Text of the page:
Decisions, Decisions

It’s been awhile since my last real update.  Healthwise, I’m doing pretty well.  The stoma skin issues I was having have resolved (debriding agent and calcium alginate really works wonders), and I haven’t had any recent complications.  But life keeps happening, and difficult decisions must be made.  I need to have another surgery.  My loop ileostomy is not a permanent solution and will degrade over time.  Whether it’s another try at the takedown, or a reversal of the J-Pouch procedure and creation of a new, permanent end ileostomy, I need another surgery.  The only real question is when.

For the takedown, the longer my J-Pouch sits dormant, the longer it will take to “wake up” and reach full functionality, which will mean more days and weeks of extreme discomfort (i.e., dozens of bathroom trips and no sleep) while it slowly improves.  Then again, the takedown went really bad last time, resulting in an emergency surgery to reverse the procedure, so maybe it’s better to wait.

For the permanent reversal, the longer I wait, the longer I deal with a sometimes-finicky and not comfortably placed loop ileostomy (which has had a major impact on my wardrobe).  Then again, those are minor inconveniences compared with the thought of a lifetime of an ileostomy of any sort.  An ileostomy definitely better than being sick with ulcerative colitis, but I’m otherwise not a fan.

So what to do?  Well, first, we need to consider the other variables.  First, work.  My employer was extremely generous with my leave last time, and I have no doubt they will support me whatever I decide, but I don’t want to push my luck.  Both financially and career-wise, it may make sense to wait a bit.  Friends and colleagues tell me not to worry about that, but it’s impossible not to.  It’s easy for folks to say, “just do what’s best for you,” but the fact of the matter is doing right by my career is what’s best for me.  It needs to be a consideration.

Let’s see, what else?  Oh yeah, my wife’s pregnant.  Amazing.  A miracle.  Another variable.  She’s due at the end of September, and I want to be the best dad I can be when the kid arrives.  Physically.  Although my ileostomy is a livable situation, it’s far from ideal.  Due to its placement on my waistline, wearing presentable clothes that keep things buttoned up is not comfortable.  So when I’m home, I let my shitbag fly.  But I want to be able to have guests over to see the baby without being uncomfortable—either because I’m concealing the bag, or because I’m letting it hang out.  I want my wife to be able to take a picture of me sleeping on the couch with our baby on my chest without having to Photoshop out an ostomy appliance.  I want to be able to wrangle our baby to change a diaper as it squirms and wiggles, without fear of getting kicked in the stoma.  I want to be able to horse around, ride a bike, sled, swim, go on roller coasters, just live life—all things I would worry about with an ileostomy.  I want to be whole.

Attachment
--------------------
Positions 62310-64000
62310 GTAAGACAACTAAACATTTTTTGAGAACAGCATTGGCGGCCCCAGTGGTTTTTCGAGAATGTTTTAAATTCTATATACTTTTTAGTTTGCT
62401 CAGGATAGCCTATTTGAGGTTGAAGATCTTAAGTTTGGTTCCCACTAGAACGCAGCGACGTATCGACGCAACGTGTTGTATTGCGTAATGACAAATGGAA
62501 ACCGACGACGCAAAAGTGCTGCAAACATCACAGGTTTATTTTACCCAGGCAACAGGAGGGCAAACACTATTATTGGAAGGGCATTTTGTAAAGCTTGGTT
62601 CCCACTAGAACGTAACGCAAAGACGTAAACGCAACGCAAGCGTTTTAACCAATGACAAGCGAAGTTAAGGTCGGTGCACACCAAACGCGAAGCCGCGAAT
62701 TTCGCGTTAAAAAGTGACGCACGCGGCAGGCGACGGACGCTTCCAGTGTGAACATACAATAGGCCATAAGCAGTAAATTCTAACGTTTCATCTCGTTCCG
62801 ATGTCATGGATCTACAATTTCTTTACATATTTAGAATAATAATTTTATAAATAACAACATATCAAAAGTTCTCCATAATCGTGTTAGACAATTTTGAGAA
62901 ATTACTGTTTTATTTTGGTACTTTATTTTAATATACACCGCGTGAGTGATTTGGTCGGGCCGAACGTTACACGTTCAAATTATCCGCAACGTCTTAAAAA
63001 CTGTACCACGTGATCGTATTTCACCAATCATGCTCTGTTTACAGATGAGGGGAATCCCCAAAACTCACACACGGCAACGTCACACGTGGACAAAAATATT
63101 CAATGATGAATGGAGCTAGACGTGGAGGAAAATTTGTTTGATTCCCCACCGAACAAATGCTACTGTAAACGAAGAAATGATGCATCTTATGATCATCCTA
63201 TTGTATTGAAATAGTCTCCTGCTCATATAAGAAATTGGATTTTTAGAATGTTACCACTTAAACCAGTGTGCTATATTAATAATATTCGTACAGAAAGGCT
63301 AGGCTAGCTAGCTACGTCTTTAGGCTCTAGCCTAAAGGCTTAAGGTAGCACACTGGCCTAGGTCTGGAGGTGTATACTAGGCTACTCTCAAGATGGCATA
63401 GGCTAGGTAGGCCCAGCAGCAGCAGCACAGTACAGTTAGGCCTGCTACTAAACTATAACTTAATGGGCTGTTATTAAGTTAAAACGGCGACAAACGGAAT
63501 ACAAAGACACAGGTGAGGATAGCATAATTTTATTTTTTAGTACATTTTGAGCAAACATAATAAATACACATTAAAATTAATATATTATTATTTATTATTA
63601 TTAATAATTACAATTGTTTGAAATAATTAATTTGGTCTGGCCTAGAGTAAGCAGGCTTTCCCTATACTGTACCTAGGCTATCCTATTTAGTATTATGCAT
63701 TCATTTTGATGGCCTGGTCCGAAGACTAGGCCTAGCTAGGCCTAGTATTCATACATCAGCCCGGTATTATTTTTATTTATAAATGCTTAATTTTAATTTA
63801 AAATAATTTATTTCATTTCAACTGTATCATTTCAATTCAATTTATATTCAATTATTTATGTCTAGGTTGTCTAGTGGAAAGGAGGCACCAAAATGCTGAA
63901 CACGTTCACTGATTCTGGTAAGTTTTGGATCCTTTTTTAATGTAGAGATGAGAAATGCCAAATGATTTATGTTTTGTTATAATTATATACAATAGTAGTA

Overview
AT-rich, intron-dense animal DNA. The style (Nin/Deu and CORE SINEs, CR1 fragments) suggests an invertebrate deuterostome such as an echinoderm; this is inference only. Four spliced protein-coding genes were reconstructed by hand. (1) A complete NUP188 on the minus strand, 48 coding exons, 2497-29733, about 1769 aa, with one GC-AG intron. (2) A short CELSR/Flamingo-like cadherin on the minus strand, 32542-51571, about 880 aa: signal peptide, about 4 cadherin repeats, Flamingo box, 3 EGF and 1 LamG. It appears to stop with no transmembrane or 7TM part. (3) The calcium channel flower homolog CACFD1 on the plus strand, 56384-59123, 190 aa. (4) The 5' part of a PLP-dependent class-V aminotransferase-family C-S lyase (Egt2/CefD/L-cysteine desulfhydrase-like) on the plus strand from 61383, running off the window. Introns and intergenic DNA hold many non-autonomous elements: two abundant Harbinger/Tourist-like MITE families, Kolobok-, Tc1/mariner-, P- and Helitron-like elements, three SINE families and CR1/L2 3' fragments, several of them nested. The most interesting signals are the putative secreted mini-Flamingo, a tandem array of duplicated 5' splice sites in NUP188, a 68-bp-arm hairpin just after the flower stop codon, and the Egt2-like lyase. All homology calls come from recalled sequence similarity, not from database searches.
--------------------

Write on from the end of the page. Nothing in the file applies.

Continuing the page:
“You are whole,” one of my doctors told me last week.  Pretty easy to say when you store your shit on the inside.

Being “whole” for me—right now, as I write this—means trying the takedown again.  If I don’t do it before this baby arrives, it may be quite awhile before there is a “good time” to try it again.  Friends and family tell me not to worry about any of that; it will work out.  But none of them can begin to understand what this feels like, or how badly I want to be that come September.

I have to have the surgery.

But I’m scared shitless about it (no pun intended).  The last takedown was awful.  Hopefully much of that was due to the infection, but it’s impossible to know.  And even if the next takedown goes right, it promises to be a slow recovery.

If I’m going to do it, I need to do it soon to give myself maximum recovery time before the baby’s due.  Not only do I want to be “whole” when this baby comes, but I also want to be an active participant in the second half of my wife’s pregnancy, during the birth, and in the weeks and months after.   My wife doesn’t need to take care of me and a baby.

If the takedown doesn’t go well, or my recovery is slower than expected, I worry about being too sick to go to the hospital or having to run to the bathroom during delivery.  Of not being able to be there.  Of not being there.  I’ve worried about this at least once a day since that amazing day 5 months ago when my wife greeted me at the front door with a “Baby on Board” sign taped to her stomach.  It’s a lot.